Saturday, February 23, 2019

Archive Review: The London Quireboys' This Is Rock 'N' Roll (2002)

Proving the old adage that “you can’t keep a good band down,” the London Quireboys have come roaring into the twenty-first century with a new line-up, a new album, and a trademark sound that is pure, timeless rock ‘n’ roll. Formed in 1984, the Quireboys were less ‘glam’ than Hanoi Rocks, less obnoxious than Motley Crue, and more roots-oriented than Guns ‘N’ Roses.

The Quireboys’ sound was firmly influenced by classic rockers like the Rolling Stones and the Faces yet, due to the time and place, they were always thrown in amongst the L.A. glamboys and MTV hair bands. The band enjoyed a modicum of success in the U.K. with a handful of albums and hit singles before finally breaking up in 1993.

The London Quireboys’ This Is Rock N’ Roll

The flame refused to die, though, and the Quireboys kept plugging away at it throughout the 1990s. Various roster changes did little to change the band’s raw hard rock sound, the one common thread in the various band line-ups being vocalist Spike Gray. The Quireboys recorded their fourth album proper, Lost In Space, in 2000 and with their latest effort, This Is Rock ‘N’ Roll, they have delivered a rocking coup d’grace. For Spike and the Quireboys it’s always 1973 and This Is Rock ‘N’ Roll echoes the arena rock of Aerosmith, the Stones, and the Faces. Spike’s raucous vocals evoke memories of a young Rod Stewart, his inflection part whiskey and part cigarettes, while the twin guitars of long-time member Guy Griffin and newcomer Luke Bossendorfer wail and roar like ghostly doppelgangers of Keith Richards and Mick Taylor.

The album’s title track is an affirmation of rock ‘n’ roll and band brotherhood that hides a dirty little secret – that for some people, rock music is the only way to go, their only means of escape and, as Rod once sung, a “reason to believe.” It’s more than a livelihood, it’s a reason for being and for veterans like the Quireboys, it’s been a collective identity for so long that they can’t stop now. Shuffle just a few songs down, though, and you’ll find “C’mon,” a rowdy admittance that rock ‘n’ roll may well have passed the band by. Spike sings “don’t go changing my favorite songs, keep them rolling along” with the sad realization that rock music has changed and that, just as for the mods and rockers of the 1960s and the punks of the ‘80s, rock ‘n’ roll has turned its back on the Quireboys as well. These two songs are the cornerstones of This Is Rock ‘N’ Roll, providing a revealing glimpse behind the party-time façade the band has projected for two decades now.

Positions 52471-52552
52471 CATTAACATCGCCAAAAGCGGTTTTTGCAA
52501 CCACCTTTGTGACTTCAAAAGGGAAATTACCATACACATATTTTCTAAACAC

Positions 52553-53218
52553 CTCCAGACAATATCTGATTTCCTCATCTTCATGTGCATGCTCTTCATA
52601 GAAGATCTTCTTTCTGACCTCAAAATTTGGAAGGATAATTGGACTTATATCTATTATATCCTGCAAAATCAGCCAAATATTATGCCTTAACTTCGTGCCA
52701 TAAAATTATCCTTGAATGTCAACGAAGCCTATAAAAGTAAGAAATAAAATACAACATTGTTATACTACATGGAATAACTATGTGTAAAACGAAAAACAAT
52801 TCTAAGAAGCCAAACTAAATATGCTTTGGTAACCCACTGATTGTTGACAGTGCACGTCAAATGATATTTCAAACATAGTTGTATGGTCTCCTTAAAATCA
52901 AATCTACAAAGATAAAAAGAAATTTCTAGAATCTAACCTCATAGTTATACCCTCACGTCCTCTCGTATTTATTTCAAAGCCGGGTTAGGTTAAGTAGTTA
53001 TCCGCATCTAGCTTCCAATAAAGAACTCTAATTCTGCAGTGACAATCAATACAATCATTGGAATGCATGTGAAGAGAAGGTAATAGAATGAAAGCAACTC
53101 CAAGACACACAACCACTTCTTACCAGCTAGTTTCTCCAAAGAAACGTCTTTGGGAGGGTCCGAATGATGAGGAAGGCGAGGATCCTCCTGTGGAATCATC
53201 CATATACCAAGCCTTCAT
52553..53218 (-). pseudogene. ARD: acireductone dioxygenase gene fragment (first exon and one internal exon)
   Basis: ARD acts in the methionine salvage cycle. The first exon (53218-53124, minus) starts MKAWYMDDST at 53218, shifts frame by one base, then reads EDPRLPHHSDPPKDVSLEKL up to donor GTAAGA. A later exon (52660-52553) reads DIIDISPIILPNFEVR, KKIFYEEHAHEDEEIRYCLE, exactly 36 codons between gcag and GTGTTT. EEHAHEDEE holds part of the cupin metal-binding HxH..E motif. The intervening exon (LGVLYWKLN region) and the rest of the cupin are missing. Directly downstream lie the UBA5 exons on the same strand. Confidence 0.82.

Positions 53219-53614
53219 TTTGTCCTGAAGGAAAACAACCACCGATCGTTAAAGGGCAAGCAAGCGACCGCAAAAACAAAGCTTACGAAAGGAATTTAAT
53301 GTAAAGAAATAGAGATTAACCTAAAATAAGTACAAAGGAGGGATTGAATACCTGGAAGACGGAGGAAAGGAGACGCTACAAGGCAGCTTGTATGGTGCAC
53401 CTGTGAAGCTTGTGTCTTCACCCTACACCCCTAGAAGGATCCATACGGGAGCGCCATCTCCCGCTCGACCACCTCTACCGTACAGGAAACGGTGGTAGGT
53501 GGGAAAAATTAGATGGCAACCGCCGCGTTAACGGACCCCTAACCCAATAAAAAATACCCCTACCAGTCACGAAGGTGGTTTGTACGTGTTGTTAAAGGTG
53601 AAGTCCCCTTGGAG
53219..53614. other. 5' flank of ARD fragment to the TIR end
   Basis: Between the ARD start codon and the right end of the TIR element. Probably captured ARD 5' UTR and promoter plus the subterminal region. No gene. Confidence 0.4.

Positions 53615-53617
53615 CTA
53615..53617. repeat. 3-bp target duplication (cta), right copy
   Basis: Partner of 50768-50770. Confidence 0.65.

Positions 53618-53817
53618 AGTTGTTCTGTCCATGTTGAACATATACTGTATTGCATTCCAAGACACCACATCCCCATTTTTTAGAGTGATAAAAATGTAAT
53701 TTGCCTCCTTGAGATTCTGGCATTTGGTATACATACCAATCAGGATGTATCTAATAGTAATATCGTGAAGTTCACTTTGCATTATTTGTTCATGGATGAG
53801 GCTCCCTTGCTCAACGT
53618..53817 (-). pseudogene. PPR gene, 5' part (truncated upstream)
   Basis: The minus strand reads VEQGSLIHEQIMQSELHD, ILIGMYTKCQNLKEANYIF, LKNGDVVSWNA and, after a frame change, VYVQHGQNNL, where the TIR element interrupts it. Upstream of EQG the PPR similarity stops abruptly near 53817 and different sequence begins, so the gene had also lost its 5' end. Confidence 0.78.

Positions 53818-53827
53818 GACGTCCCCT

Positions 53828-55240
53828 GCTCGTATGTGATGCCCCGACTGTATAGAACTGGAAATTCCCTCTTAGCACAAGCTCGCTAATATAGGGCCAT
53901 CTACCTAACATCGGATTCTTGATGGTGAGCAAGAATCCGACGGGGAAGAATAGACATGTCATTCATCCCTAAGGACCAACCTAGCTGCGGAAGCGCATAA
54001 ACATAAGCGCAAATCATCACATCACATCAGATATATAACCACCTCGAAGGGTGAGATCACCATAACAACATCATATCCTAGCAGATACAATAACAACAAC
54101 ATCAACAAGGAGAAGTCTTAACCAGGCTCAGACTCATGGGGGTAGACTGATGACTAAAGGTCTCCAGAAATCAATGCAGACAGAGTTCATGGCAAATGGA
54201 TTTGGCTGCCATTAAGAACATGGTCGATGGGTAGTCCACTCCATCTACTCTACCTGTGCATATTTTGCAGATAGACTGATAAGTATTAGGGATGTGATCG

The Reverend’s Bottom Line

The rest of This Is Rock ‘N’ Roll rattles and shakes like a ’73 Plymouth Satellite, tracks like “Seven Days,” “Turn Away,” and “Show Me What You Got” redlining the speedo, moving from 0 to 100 mph in a single drumbeat. At the proper volume, these songs will peel the veneer siding from your speakers, but for an all-too-brief hour, you’ll experience sheer sonic bliss. Rock music may have changed through the years, but its heartbeat remains the same and the London Quireboys prove with This Is Rock ‘N’ Roll that they have their finger on the pulse. (Sanctuary Records, released February 19, 2002)

Review originally published by Alt.Culture.Guide™, 2002

Buy the CD from The London Quireboys’ This Is Rock N’ Roll 

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